your COMMUNICATION be yea, yea, nay, nay, Christ evidently convinces us, that he alluded, in all that he said, to the custom of common discourse ; for, after he had given his reasons at large, why it was sinful even to swear by any of his creatures, he adds, I therefore charge you to avoid the common use of all such oaths, as well as of those in which the name of God is expressed; and let your conversation be all plain and simple: when you affirm any thing, say, Yea, or yes; and when you deny any thing, say, Nay, or no; for this will be enough to gain you credit, if your conduct in other respects is such as it should be: and you may be assured, that any more violent assertion comes of evil; that is, proceeds from some evil principle or cause in your own minds, and from the evil one himself, who, when he sees your mind disposed to untruth or injustice, artfully contrives to lead
you from one sin to another, and, by the temptation to the habitual use of swearing, lessens your honour for God, and respect for the solemnity of an oath, by which you are led to take the name of God in vain, and even occasionally to perjure yourselves.--I have dwelt on this passage, my brethren, on purpose to convince you that it is manifest our Saviour's discourse is here entirely designed to condemn common swearing in every shape, and those oaths which for the most
part are so frequently used by profane persons in their common discourse.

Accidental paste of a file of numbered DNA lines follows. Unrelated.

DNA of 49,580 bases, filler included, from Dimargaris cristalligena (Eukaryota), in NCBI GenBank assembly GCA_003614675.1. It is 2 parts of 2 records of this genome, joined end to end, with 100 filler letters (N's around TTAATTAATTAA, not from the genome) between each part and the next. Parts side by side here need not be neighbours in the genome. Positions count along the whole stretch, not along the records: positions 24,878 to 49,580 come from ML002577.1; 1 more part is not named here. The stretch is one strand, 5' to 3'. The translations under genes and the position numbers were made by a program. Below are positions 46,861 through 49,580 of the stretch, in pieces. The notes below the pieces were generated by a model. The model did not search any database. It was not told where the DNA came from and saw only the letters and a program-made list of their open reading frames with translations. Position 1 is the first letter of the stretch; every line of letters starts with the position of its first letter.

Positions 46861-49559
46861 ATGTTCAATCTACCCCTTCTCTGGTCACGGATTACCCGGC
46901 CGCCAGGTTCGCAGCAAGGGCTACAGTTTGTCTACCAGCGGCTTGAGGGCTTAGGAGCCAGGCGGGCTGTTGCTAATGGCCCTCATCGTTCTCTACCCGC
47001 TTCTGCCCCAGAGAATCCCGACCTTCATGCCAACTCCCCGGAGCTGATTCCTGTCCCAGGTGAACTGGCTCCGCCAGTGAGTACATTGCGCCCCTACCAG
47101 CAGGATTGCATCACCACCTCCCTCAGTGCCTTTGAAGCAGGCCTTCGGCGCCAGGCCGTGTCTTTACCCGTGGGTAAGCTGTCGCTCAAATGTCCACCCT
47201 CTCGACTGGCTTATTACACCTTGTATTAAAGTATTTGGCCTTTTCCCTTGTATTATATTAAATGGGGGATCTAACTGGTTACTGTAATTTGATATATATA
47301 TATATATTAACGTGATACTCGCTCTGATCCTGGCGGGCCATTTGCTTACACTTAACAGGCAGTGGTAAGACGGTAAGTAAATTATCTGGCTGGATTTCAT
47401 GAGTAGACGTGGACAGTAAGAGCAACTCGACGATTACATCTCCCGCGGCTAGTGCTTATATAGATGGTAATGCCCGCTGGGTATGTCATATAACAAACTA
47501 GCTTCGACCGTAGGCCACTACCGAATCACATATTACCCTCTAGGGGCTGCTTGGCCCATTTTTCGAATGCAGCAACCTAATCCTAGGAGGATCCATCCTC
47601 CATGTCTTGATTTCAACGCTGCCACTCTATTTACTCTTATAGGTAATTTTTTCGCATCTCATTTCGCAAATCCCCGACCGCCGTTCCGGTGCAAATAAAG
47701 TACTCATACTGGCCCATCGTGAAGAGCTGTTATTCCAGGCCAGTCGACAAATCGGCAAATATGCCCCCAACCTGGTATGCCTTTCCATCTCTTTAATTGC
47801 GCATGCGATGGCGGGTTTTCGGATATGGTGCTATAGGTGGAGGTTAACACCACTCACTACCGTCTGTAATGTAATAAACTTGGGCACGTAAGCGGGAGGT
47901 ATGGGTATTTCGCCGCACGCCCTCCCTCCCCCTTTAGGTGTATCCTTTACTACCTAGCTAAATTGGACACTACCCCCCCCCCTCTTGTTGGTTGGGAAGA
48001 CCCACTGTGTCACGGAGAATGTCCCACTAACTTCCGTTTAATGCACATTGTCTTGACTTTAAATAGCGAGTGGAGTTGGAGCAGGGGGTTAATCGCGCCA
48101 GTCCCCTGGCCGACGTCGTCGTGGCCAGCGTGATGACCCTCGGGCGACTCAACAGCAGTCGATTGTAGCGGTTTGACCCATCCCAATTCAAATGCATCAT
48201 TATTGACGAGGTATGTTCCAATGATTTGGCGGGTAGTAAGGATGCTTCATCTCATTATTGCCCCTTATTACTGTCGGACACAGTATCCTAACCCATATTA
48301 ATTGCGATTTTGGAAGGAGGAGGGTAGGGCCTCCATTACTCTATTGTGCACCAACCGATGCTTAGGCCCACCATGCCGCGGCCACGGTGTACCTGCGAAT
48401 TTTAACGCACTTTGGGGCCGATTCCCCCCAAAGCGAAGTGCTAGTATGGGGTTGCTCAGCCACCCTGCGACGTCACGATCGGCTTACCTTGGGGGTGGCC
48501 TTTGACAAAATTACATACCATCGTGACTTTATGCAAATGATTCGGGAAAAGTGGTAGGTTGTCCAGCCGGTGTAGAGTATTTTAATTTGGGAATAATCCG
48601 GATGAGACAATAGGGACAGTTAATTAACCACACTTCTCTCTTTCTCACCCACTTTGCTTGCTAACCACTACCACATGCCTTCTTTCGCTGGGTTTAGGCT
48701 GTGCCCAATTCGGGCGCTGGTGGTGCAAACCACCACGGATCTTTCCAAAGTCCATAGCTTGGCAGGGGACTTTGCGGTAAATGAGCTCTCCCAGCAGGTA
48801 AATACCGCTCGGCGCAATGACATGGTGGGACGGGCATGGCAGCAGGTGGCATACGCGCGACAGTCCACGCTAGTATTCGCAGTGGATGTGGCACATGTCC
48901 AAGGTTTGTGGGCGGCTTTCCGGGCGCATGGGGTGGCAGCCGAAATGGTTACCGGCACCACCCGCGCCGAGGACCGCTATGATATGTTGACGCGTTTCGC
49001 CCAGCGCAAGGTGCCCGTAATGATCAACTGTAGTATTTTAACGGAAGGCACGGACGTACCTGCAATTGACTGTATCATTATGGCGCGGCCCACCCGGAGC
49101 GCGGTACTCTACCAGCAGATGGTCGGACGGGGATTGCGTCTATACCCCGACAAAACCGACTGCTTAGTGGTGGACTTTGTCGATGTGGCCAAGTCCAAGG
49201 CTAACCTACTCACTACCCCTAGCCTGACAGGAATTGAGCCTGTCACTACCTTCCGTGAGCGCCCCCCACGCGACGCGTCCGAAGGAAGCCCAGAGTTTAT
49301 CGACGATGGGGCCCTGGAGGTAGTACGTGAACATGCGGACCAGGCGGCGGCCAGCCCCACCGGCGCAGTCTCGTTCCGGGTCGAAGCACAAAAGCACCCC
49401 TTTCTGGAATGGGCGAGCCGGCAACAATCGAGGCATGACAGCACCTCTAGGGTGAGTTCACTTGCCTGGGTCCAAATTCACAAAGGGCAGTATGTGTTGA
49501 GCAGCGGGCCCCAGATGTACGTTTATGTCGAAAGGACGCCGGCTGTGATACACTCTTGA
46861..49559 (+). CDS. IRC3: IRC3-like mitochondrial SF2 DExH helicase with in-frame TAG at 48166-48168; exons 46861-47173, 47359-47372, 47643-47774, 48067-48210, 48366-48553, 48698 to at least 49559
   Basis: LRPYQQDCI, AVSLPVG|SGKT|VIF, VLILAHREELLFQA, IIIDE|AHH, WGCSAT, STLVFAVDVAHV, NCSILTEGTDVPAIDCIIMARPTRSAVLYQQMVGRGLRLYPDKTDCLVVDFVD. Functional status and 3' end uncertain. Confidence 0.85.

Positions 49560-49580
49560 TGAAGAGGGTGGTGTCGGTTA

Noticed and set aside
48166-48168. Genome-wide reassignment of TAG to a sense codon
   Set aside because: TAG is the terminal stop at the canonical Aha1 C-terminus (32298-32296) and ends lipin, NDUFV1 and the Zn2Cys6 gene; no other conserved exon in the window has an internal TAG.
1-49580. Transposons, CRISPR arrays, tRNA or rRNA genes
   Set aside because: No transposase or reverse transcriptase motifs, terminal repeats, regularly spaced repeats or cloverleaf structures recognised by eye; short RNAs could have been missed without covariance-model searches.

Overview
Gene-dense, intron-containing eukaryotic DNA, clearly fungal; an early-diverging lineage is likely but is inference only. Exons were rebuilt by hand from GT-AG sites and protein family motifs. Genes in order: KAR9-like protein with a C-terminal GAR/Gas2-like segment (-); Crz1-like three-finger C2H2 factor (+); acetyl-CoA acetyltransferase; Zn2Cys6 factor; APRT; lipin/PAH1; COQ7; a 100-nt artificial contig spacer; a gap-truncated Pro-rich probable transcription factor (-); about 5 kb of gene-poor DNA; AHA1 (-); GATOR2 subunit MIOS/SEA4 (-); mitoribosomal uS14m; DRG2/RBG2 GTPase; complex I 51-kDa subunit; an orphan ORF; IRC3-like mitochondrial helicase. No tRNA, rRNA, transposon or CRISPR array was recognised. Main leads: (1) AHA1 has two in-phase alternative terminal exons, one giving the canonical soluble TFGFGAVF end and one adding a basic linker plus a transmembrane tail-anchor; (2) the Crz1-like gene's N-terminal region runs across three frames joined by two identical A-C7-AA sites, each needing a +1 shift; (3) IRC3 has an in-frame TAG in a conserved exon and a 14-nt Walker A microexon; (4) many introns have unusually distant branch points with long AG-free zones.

There is another instance, in which we may transgress by swearing, and that is, when we do it rashly, without thought, or sufficient purpose of good resolution; and this relates more especially to matters of promise, in which, if we are not perfectly sincere, we are greatly exposed to the danger of perjury. That it is not unlawful to make a promissory oath, is clear from the many examples of such oaths recorded and approved in Scripture: for, in Deut. xxix. 12—14, the Lord made his people enter into an oath to serve him, and keep his covenant ; and King Asa (we read) made all Judah swear that they would put away all their strange wives and children; and Nehemiah (x. 29) engaged all the nobles and people to enter into a curse, and into an oath, to walk in God's law, and do all his commandments. Lastly, I have sworn (says David), and I will perform it, that I will keep thy righteous judgments. (Psa. cxix. 106.) Here evidently is God called to witness, that men will be faithful to their promises, or will do this or that thing hereafter. Now, this cannot be unlawful, because we hereby declare our expectation of God's favour, or faith in him for the performance of what is pleasing to him.
Lastly, we break the commandment under